Robotics, virtual reality, and Israel go to NJY Camps

Robotics, virtual reality, and Israel go to NJY Camps

Campers working on computers during the 2018 pilot ORT Start-up Challenge, which has representatives visiting three NJY Camps this week. Photo courtesy ORT
Campers working on computers during the 2018 pilot ORT Start-up Challenge, which has representatives visiting three NJY Camps this week. Photo courtesy ORT

Campers at three NJY Camps are experiencing a slice of Israel’s emerging technology as part of the ORT Start-up Challenge this week.

The program allows campers to experience cutting-edge interactive activities involving science, technology, engineering, art, and math (STEAM) that showcase technological concepts emerging in Israel. Now in its second year, the ORT Challenge will come to Camp Nah-Jee-Wah in Milford, Pa., and Camps Shoshanim and Nesher in Lakewood, Pa. All three draw campers from the Greater MetroWest area and are directed out of the NJY Camps office in Fairfield. Representatives of the program will also be visiting two facilities in New Hampshire and Michigan, and working with more than 700 campers.

“The idea is to allow Jewish campers in the United States to experience all of what is going on with start-up technology in Israel and to learn how such technology is changing education for the future,” said Howard Lanznar, chairman of ORT America. “The campers will have the chance to work with our partners from Israel, and will have to overcome challenges using robotics, videos, and alternate reality.

“We want them to have so much fun, they forget this is a learning process.”

The Start-up Challenge gives the campers some of the highlights of Israeli ingenuity.

“Israel is a world leader in the field of technological entrepreneurship and innovation,” Lanznar said, “and as Israel’s largest leading provider of informal experiential science and technological education, ORT is shaping the next generation of scientists and entrepreneurs.”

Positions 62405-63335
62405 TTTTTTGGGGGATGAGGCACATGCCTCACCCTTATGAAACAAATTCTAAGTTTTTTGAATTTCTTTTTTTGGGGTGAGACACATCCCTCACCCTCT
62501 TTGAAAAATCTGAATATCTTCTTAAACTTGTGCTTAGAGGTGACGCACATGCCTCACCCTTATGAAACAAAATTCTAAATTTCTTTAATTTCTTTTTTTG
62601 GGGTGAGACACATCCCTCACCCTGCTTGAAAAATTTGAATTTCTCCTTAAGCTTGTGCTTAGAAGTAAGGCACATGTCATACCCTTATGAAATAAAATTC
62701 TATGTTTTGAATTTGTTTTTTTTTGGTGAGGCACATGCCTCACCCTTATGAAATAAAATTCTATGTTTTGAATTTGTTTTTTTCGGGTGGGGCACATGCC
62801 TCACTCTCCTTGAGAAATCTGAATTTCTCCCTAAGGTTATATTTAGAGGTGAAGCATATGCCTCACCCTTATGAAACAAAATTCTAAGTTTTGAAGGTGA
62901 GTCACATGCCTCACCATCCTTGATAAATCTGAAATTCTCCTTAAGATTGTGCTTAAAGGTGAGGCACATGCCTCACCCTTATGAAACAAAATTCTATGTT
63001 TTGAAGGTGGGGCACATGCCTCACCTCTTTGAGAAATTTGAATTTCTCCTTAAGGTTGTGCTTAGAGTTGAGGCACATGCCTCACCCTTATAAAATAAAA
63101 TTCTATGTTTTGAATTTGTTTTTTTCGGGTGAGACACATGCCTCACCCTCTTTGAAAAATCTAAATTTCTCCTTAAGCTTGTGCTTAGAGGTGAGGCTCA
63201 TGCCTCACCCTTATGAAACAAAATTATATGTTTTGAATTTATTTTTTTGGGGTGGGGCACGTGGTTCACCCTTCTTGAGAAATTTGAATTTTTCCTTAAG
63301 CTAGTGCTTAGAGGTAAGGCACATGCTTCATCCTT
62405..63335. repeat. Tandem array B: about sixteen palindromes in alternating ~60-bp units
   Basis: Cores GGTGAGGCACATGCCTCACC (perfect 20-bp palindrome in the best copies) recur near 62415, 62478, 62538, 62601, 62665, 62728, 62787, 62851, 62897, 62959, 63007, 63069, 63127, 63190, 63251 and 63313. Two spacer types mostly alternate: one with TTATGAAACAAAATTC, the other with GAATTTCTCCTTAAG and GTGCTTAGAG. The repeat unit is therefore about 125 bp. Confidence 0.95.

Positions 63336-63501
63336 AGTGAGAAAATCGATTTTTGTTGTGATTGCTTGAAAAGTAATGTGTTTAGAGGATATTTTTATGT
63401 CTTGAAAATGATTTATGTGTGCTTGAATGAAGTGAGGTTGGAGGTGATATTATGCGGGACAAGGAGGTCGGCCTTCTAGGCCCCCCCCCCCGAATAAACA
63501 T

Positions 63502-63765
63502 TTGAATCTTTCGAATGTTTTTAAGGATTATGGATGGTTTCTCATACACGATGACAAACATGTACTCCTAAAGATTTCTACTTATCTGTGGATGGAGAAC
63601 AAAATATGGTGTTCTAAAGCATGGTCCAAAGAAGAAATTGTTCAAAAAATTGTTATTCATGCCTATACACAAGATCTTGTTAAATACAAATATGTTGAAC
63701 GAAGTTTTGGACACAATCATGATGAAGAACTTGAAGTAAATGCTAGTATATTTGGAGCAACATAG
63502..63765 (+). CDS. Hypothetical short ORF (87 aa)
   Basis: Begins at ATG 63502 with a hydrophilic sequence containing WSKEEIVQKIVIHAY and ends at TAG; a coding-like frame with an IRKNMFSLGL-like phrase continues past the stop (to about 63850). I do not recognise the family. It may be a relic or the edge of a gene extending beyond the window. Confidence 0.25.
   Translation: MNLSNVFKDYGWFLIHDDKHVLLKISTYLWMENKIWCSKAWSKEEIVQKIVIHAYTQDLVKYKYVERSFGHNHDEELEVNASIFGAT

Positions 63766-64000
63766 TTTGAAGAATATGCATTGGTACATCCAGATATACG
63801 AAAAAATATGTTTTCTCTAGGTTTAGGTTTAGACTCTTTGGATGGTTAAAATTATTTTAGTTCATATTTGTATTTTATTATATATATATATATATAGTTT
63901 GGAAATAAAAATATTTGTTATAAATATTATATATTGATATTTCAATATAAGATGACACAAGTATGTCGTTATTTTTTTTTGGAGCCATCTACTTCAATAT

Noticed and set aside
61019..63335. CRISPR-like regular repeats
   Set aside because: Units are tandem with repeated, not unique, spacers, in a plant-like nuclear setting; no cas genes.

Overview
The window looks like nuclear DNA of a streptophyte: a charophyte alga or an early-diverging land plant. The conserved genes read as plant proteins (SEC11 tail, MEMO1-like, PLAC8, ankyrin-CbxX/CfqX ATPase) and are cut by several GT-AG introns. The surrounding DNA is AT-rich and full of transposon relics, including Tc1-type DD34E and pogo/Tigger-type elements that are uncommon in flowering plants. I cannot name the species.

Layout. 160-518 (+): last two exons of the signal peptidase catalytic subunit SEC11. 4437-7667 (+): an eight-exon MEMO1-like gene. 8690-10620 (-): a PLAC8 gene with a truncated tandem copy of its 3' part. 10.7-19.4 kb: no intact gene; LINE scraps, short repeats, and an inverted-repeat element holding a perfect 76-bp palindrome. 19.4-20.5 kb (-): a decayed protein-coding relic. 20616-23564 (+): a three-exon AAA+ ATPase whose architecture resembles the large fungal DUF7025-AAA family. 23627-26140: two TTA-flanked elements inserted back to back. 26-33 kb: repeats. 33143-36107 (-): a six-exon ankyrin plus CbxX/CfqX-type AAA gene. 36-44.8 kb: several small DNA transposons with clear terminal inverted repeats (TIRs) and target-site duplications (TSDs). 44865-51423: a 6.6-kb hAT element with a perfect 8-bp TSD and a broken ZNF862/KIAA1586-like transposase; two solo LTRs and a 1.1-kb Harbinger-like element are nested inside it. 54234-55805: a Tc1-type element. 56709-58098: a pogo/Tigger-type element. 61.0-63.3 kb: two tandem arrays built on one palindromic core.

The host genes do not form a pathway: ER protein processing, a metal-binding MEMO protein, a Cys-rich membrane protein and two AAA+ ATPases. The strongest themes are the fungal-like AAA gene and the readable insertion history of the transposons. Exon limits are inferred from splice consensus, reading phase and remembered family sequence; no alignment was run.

ORT, the global Jewish education and vocational training organization, was established in 1880 and serves over 300,000 students in 35 countries to bolster educational opportunities in underserved areas. The ORT Start-up Challenge results from a grant from ORT America involving World ORT Kadima Mada (Science Journey), which has worked throughout Israel since 2007 with an educational network of six high schools serving a high proportion of students from troubled and disadvantaged backgrounds. Even though they’re still working through logistics, Lanznar said, so far they’re encouraged by the results.

Youngsters at NJY Camps last year learn how to maneuver their robot cars on the map of Israel — as they answer questions about the country in order to proceed — with, from left, Shahaf Pinion, robotics teacher from ORT Kadima Mada in Dimona; Ayelet Abramovitch, chief of informal education at ORT Kadima Mada; and Ziv Itzhak and, in foreground, Ta’ir David, both from ORT Kadima Mada in Dimona.

“We are still trying to figure it all out, see how it works with what we can do for campers and what they want,” he said. “We did a pilot program last year and decided to do six camps this year. We are looking to expand our camp reach next year if all goes well with this.”

David Or-Lev, an ORT Kadima Mada virtual reality and augmented reality instructor, according to ORT, is working with the Start-up Challenge, which has the campers discovering Israeli culture in a fun way. With teams competing in a tournament, the campers will build robots, experience virtual reality, integrate coding to help their robots overcome obstacles, and capture all the action on videos they produce.

“The children are fascinated by their encounter with an instructor from Israel and the information they are exposed to about the country — including life in Israel, technology, and entrepreneurship,” said Or-Lev. “They soak it all in, comparing the content they learn through this experience with their previous impressions about Israel and the information they have learned throughout their lives in the United States.”

Camp Nah-Jee-Wah, for children in the first through sixth grades, participated in the pilot program last summer and director Carrie Youngs is looking forward to the Start-up Challenge’s return.

“We had them for a week last year, and our kids really enjoyed the experience,” Youngs said.

Shoshanim, a Modern Orthodox camp for girls entering grades three through 10, didn’t have the ORT Start-up Challenge last summer, but not for lack of trying, according to director Esther Staum Katz.

“I tried to get this last year,” said Katz. “I am a robotics person myself, and I know this will be an excellent event for our girls. We try to teach them they can do anything in the world if they try, and this will certainly offer a challenge and show them that.”

She added that “The integration with Israel provided is, of course, also quite important to us.”

ORT America is the leading fund-raising organization for World ORT. ORT’s schools and programs aim to bridge the gap between aptitude and opportunity to expand knowledge, build autonomy, and strengthen Jewish identity. It is headquartered in New York, with regional offices in California, Florida, Georgia, Illinois, Michigan, and Ohio.

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